N-emergency at Karachi reactor
"The News" daily quoted its sources as saying that staff at the plant were safe from the effects of radiation and it may take two to three weeks for the plant to begin functioning again. KANUPP spokesman Tariq Rasheed said the situation was now under control and there was no cause for concern. The plant was closed since October 5 for repairs.
The daily quoted its sources as saying that one of the channels for carrying heavy water for cooling had to be opened for a check up as the temperature had increased after the flow of water declined. The channel was restored to normal operations after repairs. However, when the pump was started again, heavy water leaked from the feeder pipe. The pipe was immediately closed down and the leakage decreased. Staff in protective gear isolated the damaged part by Wednesday morning. The effects of the leakage were "wiped off" and the state of emergency was withdrawn later the same morning.
A similar incident of leakage of heavy water had occurred at the plant about 20 years ago. At that time too, the staff remained safe from radiation.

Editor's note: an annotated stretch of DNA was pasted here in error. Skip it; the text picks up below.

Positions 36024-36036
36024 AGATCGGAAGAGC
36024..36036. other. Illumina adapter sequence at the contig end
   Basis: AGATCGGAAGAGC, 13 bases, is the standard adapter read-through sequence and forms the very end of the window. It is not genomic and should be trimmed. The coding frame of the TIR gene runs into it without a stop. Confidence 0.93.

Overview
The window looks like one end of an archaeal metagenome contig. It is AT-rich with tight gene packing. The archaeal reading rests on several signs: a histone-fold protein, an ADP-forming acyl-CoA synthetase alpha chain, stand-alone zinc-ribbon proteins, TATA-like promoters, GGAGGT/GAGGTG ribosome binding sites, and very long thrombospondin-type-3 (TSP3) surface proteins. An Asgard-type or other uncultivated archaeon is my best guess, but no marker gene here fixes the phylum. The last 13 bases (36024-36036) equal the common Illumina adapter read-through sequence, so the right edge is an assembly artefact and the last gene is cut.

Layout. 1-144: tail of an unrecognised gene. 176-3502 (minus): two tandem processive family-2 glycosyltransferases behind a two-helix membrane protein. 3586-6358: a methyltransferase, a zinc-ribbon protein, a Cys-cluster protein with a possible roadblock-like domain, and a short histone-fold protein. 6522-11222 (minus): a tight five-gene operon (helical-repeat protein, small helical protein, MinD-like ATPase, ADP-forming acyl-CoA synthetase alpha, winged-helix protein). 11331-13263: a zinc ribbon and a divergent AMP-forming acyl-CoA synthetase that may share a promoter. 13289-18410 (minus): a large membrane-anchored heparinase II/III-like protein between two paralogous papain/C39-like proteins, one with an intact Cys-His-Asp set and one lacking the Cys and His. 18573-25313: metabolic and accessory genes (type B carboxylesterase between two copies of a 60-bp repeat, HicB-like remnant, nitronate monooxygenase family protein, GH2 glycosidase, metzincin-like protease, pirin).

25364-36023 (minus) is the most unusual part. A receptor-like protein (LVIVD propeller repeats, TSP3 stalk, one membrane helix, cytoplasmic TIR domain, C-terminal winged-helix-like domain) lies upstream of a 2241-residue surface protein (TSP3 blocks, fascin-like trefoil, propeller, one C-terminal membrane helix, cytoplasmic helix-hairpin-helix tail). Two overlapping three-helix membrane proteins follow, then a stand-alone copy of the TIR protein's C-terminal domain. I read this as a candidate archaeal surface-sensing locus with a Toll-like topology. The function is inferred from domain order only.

The plant was built in 1971 with the cooperation of Canada and initially generated 137MW of electricity. The life of the plant was said to be 30 years but Pakistani engineers prolonged it. The plant currently supplies 80 MW to Karachi`s power utility but was closed down for repairs earlier this month.
KANUPP Director General Javed Iqbal declined to give any details but said the situation was reported to the head office in Islamabad. Deputy Plant Manager Azhar Zia said such minor leaks occurred in many nuclear plants around the world. Spokesman Tariq Rasheed said the plant was closed down on October 5 for routine maintenance and an emergency was declared on October 19 after the leakage of heavy water was reported.
The entire support staff was summoned, the leakage was controlled and the emergency withdrawn. "During this period no radioactivity was recorded, nor was any member affected," Rasheed said.